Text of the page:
How to size your next Bike
You’re buying a bike?! Let us be the first to wish you congratulations. Bike purchasing is one of the fastest tickets to happiness, in our opinion.
Of course, especially if you’re buying the bike online, you’ll want to choose the size carefully. This is no small matter: the wrong size of bike frame can lead to all sorts of riding discomfort, no matter how much you adjust the bike’s components. You’ve got to start with the right frame size for your body—no “ifs”, “ands,” or “buts” about it. Frames are typically sized in Small, Medium, and Large, with some XS and XL outliers available too.
It’s a bit of an art to select the right frame size, and unfortunately, most brands are a little different from one another. So do all the online research you can about your intended brand or bike: what are people saying about the fit? What do people with similar body sizes and types to you say about the frame that worked for them?
There are a few really strong pointers you can start with. Here they are:
- Measure your inseam.
Your inseam length is the main starting point bike frame sizing charts use. Don’t just depend upon your typical pant-leg length—you’ve gotta be more accurate than that. The simplest way to do it is to grab a tape measure, take off your shoes, nestle a hardcover book as high as you can between your thighs, and then measure the distance from the top of the book to the floor.
- Find the bike sizing chart for the brand you’re interested in online.
Not only is every brand different, but there are differences between what you’ll want for a mountain bike versus a road bike. So don’t just search “Specialized bike size chart”—hone in on their road bike chart or mountain bike chart, respectively.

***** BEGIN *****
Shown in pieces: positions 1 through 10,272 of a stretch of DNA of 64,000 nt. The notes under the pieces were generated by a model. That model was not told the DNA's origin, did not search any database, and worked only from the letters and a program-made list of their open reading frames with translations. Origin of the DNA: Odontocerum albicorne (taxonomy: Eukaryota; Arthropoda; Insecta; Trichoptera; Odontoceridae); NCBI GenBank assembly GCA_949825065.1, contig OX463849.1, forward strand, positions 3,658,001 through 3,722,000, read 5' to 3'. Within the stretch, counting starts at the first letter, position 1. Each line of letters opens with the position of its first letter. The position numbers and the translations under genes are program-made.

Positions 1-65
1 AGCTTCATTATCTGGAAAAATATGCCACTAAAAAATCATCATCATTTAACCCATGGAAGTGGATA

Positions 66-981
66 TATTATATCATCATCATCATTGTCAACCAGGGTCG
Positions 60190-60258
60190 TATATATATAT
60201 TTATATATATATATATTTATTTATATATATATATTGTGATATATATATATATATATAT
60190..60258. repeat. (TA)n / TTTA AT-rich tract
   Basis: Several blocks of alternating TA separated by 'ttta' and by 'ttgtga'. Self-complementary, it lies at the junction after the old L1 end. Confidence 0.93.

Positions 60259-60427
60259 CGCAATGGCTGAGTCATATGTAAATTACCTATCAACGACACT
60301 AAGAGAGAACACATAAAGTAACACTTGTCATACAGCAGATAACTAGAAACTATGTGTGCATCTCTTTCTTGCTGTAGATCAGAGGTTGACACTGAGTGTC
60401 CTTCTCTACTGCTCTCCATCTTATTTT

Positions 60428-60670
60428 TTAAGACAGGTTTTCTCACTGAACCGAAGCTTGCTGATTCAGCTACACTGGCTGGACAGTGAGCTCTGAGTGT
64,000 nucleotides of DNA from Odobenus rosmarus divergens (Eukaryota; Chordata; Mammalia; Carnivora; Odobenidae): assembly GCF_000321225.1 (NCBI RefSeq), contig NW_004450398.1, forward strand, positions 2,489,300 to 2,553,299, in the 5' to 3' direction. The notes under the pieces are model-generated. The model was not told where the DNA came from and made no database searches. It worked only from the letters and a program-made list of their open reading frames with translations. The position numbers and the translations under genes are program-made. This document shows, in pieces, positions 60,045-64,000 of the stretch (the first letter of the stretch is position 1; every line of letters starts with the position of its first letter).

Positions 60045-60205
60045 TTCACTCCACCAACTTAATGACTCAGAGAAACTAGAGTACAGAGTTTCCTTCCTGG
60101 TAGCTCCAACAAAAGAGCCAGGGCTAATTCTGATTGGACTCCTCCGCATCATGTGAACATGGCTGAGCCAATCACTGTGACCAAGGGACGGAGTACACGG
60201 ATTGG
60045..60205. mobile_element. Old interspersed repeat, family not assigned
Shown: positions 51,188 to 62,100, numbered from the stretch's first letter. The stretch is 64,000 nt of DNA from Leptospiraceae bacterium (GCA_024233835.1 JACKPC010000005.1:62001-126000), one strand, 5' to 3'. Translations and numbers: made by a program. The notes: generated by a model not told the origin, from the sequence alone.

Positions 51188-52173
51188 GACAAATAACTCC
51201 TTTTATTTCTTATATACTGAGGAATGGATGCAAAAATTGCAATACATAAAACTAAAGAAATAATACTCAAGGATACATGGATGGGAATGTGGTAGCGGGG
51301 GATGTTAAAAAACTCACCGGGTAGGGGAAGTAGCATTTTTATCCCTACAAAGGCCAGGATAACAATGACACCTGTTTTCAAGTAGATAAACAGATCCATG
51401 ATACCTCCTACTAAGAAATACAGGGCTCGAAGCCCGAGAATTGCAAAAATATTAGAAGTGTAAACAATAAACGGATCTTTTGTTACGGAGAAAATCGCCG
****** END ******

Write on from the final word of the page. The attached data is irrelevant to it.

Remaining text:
We do have some good brand-agnostic charts here that you can look at below—which could be handy if you can’t easily find a size chart for your intended brand.
There are a few additional details to watch for: You’ll want to find out the bike’s “frame standover height,” which can vary depending whether the frame’ top tube is parallel to the ground or if it slants downward from the handlebars to the seat post. If you measure your inseam with bike shoes on, you’ll want to make sure the top tube would be an inch below your crotch (for a road bike) or two-plus inches below your crotch (for a mountain bike).
For road bikes in particular, it’s also helpful to know the “effective top tube length” (ETT). A bike tech can help you run the numbers, but basically, you want a top tube that puts the right distance between you and your handlebars. If your torso can stretch forward at a 45-degree angle and your arms can extend downward at a 90-degree angle from your torso, you’re in great shape to cover serious mileage comfortably.
Keep in mind that women and men often have different body proportions, so there could be a big difference in comfort if you get a gender-specific frame.
Once you have your bike, you can tweak all the components for final fine-tuning—adjusting the seat height, seat fore/aft position, saddle tilt, and other details for a comfortable feel.
Have a ball on your bike-shopping journey. The only thing more fun than choosing a bike is riding it. That, we guarantee, will be awesome.
Beth Lopez is a seasoned writer and creative director who loves to tell tales of adventure and discovery—and finds writing a powerful way to give a voice to people, causes, and places. Beth runs amok in the Wasatch mountains when untethered from her computer. She believes there’s no such thing as a bad ski day and considers animals her favorite people. Don’t tell her mother about her Instagram mountaineering photos.